In the interim, there have been real questions whether Banc of California as an entity would even reach the 2018 MLS season, when LAFC begins play and the stadium opens.
A profile of the bank in the Los Angeles Times by James Rufus Koren last week fills in some of the details of what’s been a whirlwind six months or so for the bank, and what their issues could mean for the stadium deal.
Whispers began in the press in September, including a story on Bloomberg that strongly insinuated the bank had massive issues with personal conflicts of interest. Then there was an even more damning accusation, that the bank was being secretly controlled by a convicted fraudster, Jason Galanis. On top of all this smoke, the bank is being investigated by the SEC.
In the wake of that, Banc of California CEO Steven Sugarman, brother of LAFC co-owner Jason Sugarman (one of the reasons for the personal conflict of interest suggestions), resigned from his posts at the bank in January, and a vice chairman has subsequently resigned. New blood is coming to the bank’s board and executive positions, and that’s not all.
Koren reports Banc of California is laying off 139 workers in Orange County and sold its home loan division and equipment-financing division off recently.
So it appears the bank is working very hard to...well, that’s hard to say for certain, barring full knowledge of exactly what was true and what was pure speculation. But what does it mean for the LAFC stadium name deal?
Interestingly, the bank appears set to sink everything into that, while literally cutting back at most other sponsorship efforts. From Koren’s story:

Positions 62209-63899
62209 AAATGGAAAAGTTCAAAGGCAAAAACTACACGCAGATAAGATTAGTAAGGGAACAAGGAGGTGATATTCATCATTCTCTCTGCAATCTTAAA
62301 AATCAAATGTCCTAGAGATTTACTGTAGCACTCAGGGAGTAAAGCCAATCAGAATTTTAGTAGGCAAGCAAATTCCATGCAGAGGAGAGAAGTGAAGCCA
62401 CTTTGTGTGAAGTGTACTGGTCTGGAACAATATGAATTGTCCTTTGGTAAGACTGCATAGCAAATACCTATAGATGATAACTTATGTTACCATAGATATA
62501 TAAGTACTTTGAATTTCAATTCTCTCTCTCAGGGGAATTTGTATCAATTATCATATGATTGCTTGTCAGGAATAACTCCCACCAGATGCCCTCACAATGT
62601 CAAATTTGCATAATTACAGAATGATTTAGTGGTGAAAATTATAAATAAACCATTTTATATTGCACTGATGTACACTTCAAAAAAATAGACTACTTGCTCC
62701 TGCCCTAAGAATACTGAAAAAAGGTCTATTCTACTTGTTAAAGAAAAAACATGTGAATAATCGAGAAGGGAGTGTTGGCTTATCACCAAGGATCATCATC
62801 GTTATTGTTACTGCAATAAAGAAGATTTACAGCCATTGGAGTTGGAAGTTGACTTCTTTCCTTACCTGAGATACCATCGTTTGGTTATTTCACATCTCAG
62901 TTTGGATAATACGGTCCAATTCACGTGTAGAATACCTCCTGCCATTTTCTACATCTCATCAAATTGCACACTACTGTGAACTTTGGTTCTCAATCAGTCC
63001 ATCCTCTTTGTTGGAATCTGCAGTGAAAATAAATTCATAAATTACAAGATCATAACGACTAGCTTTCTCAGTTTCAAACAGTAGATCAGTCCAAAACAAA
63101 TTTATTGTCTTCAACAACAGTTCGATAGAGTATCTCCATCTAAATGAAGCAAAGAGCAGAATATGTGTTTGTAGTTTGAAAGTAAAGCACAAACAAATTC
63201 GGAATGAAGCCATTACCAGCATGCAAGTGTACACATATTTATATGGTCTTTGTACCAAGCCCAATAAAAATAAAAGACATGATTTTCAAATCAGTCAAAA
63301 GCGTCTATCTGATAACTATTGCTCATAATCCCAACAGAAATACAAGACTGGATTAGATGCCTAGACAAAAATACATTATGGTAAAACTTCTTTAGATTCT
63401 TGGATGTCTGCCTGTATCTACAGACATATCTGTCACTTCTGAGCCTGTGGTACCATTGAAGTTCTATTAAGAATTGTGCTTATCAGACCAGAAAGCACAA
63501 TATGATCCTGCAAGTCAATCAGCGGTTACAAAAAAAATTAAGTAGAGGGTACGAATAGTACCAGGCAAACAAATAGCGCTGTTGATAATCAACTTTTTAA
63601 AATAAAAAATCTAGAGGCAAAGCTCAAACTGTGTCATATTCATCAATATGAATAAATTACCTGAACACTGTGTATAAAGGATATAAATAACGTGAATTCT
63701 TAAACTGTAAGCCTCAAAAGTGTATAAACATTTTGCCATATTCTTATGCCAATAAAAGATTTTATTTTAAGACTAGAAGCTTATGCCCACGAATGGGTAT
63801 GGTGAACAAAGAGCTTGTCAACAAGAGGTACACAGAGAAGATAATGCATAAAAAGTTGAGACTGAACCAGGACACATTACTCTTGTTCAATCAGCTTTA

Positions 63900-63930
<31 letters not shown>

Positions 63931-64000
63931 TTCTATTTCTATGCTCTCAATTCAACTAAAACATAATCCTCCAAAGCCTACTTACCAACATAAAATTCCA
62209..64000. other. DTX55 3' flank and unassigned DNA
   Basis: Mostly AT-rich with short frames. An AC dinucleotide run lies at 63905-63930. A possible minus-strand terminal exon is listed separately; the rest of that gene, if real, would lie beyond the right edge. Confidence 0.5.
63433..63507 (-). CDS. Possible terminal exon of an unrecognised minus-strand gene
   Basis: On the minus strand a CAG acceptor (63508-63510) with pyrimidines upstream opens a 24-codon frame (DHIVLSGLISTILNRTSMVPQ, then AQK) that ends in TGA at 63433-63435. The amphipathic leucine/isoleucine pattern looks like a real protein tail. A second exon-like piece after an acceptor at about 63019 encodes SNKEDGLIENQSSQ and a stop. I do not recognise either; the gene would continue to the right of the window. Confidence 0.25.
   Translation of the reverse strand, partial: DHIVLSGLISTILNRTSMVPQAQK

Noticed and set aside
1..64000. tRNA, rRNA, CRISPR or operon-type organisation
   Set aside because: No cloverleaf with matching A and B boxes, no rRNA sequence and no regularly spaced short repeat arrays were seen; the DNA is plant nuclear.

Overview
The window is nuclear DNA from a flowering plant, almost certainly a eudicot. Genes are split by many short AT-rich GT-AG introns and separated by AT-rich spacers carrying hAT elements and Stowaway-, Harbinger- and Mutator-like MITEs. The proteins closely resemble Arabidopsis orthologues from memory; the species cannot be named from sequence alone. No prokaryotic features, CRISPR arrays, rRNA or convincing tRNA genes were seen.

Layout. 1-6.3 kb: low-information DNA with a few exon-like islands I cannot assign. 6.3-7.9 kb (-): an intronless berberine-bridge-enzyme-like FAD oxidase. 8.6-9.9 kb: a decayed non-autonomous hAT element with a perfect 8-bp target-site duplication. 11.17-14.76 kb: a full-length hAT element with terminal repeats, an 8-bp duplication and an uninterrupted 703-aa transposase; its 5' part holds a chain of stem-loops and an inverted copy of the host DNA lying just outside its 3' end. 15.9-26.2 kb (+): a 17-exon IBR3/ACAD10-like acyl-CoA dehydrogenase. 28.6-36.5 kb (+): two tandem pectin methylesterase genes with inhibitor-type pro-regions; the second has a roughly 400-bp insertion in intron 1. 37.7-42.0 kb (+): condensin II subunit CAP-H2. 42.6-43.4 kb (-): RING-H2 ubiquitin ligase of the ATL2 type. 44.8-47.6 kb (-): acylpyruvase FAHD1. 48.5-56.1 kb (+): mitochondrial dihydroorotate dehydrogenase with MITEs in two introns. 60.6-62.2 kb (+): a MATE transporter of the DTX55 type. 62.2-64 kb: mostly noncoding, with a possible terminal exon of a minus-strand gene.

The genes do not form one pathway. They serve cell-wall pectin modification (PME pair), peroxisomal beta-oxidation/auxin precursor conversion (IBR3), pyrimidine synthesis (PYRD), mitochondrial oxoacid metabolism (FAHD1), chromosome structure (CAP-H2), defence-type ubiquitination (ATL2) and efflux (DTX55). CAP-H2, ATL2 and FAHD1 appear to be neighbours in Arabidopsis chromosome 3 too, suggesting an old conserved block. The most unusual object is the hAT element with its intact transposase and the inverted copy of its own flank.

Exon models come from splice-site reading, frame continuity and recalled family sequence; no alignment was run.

In an investor presentation last week, executives said they will cut back on some of the bank’s sponsorship deals, in part to offset the $100 million the bank will pay over the next 15 years for naming rights at Banc of California Stadium, which starting next year will be home to new MLS franchise Los Angeles Football Club.
In the presentation, the bank said it would cut about $2.4 million a year on other sponsorships. The bank has deals with USC and San Diego State athletics programs, as well as with the Los Angeles Rams Foundation, though Boyle would not say which deals might be downsized or scrapped.
So I guess the good news is the bank is attempting to get on track, and does not appear to be backing out of their big sponsorship deal with LAFC. If it somehow did come to that, it wouldn’t be the first time there’s been a major issue with a sponsorship in MLS — the Colorado Rapids had to cancel their jersey sponsorship deal with Ciao Telecom in 2014, less than a year after the five-year deal was signed, because the company paid almost none of the promised money in the deal.
We’ll have to see if anything else comes up here on this front. This could be the calming down after six months of major turmoil, or the hits could keep coming for the bank, and possibly the expansion team. Stay tuned.
What do you think? Leave a comment below!